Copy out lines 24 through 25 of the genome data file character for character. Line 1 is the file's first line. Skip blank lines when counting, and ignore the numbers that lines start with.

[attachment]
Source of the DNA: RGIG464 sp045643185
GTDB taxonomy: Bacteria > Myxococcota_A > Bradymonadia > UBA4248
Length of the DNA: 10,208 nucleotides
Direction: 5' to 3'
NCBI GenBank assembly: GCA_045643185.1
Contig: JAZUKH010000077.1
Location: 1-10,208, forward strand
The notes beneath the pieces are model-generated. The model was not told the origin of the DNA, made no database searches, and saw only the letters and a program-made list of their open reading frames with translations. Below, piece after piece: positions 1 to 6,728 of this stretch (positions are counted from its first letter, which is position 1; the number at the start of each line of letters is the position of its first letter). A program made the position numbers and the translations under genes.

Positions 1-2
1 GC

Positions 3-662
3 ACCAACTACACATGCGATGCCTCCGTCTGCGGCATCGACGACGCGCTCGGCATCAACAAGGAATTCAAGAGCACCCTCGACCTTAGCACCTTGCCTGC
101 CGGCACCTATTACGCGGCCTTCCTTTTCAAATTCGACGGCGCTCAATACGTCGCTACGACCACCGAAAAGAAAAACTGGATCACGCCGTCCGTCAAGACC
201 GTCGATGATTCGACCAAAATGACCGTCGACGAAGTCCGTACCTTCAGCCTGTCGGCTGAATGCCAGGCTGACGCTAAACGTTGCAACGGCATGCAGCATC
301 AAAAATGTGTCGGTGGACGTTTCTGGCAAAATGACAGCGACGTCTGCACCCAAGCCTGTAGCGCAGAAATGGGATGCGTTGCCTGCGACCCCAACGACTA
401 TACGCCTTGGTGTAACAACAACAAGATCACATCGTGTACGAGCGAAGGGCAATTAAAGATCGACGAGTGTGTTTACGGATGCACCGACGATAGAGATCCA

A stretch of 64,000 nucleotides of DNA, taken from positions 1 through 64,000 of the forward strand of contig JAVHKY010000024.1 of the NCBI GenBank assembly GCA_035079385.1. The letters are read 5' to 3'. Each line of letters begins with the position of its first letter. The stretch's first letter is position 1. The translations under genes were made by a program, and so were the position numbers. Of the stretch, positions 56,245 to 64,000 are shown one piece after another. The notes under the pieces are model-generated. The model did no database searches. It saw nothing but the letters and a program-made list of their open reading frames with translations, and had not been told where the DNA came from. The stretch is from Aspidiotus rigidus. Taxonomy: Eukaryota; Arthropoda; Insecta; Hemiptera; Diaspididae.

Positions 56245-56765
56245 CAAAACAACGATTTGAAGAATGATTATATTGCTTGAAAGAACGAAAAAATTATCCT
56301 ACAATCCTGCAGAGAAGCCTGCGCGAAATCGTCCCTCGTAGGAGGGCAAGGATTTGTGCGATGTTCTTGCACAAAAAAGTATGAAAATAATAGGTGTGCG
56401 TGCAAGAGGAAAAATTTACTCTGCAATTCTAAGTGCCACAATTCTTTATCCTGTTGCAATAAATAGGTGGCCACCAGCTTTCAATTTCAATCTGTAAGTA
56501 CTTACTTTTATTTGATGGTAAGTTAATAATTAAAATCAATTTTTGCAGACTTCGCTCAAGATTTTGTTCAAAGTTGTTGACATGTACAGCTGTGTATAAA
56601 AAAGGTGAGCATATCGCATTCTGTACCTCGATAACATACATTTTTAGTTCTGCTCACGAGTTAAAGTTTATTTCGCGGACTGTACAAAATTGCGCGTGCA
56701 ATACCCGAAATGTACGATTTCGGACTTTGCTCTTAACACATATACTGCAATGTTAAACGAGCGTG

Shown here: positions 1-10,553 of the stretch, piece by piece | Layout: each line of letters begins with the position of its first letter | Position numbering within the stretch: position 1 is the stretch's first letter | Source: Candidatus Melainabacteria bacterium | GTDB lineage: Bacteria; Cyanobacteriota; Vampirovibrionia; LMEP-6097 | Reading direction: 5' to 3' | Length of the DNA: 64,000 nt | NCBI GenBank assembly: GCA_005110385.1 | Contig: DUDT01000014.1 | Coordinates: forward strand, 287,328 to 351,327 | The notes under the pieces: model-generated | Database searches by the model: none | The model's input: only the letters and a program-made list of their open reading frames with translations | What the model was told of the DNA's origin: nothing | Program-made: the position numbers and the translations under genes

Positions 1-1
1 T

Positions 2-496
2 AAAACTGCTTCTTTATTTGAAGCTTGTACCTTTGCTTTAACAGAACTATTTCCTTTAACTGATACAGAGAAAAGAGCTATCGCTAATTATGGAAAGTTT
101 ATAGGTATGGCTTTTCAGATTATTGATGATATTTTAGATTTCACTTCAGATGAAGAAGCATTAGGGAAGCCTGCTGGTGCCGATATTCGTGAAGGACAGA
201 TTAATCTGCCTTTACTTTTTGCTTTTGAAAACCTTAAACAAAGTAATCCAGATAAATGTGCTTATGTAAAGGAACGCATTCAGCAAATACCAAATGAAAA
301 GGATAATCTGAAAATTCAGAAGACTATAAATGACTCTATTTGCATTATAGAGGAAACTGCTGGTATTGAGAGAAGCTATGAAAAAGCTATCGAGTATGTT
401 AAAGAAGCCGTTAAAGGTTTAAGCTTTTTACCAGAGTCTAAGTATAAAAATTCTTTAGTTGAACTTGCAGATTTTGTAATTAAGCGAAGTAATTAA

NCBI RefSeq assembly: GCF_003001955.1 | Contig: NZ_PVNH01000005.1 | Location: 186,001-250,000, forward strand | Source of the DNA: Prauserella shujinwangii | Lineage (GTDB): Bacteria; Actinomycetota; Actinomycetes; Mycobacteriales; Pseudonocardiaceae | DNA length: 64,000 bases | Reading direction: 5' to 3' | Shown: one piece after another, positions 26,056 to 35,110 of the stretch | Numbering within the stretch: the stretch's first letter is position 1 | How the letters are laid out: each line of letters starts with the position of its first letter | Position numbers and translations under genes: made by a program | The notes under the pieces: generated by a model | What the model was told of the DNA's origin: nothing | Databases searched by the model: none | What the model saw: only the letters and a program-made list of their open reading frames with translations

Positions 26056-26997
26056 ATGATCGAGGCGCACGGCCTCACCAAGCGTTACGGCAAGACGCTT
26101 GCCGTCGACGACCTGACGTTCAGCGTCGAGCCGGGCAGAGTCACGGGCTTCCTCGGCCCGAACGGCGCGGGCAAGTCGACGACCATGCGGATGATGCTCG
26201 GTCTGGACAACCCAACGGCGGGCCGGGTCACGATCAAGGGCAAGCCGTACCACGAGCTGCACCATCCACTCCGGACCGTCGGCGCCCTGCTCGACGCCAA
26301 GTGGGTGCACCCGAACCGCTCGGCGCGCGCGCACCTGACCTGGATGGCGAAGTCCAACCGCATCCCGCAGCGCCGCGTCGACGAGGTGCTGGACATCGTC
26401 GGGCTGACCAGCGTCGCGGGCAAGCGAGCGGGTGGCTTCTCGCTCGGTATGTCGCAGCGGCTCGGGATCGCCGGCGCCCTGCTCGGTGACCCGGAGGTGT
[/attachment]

56701 ATACCCGAAATGTACGATTTCGGACTTTGCTCTTAACACATATACTGCAATGTTAAACGAGCGTG

Shown here: positions 1-10,553 of the stretch, piece by piece | Layout: each line of letters begins with the position of its first letter | Position numbering within the stretch: position 1 is the stretch's first letter | Source: Candidatus Melainabacteria bacterium | GTDB lineage: Bacteria; Cyanobacteriota; Vampirovibrionia; LMEP-6097 | Reading direction: 5' to 3' | Length of the DNA: 64,000 nt | NCBI GenBank assembly: GCA_005110385.1 | Contig: DUDT01000014.1 | Coordinates: forward strand, 287,328 to 351,327 | The notes under the pieces: model-generated | Database searches by the model: none | The model's input: only the letters and a program-made list of their open reading frames with translations | What the model was told of the DNA's origin: nothing | Program-made: the position numbers and the translations under genes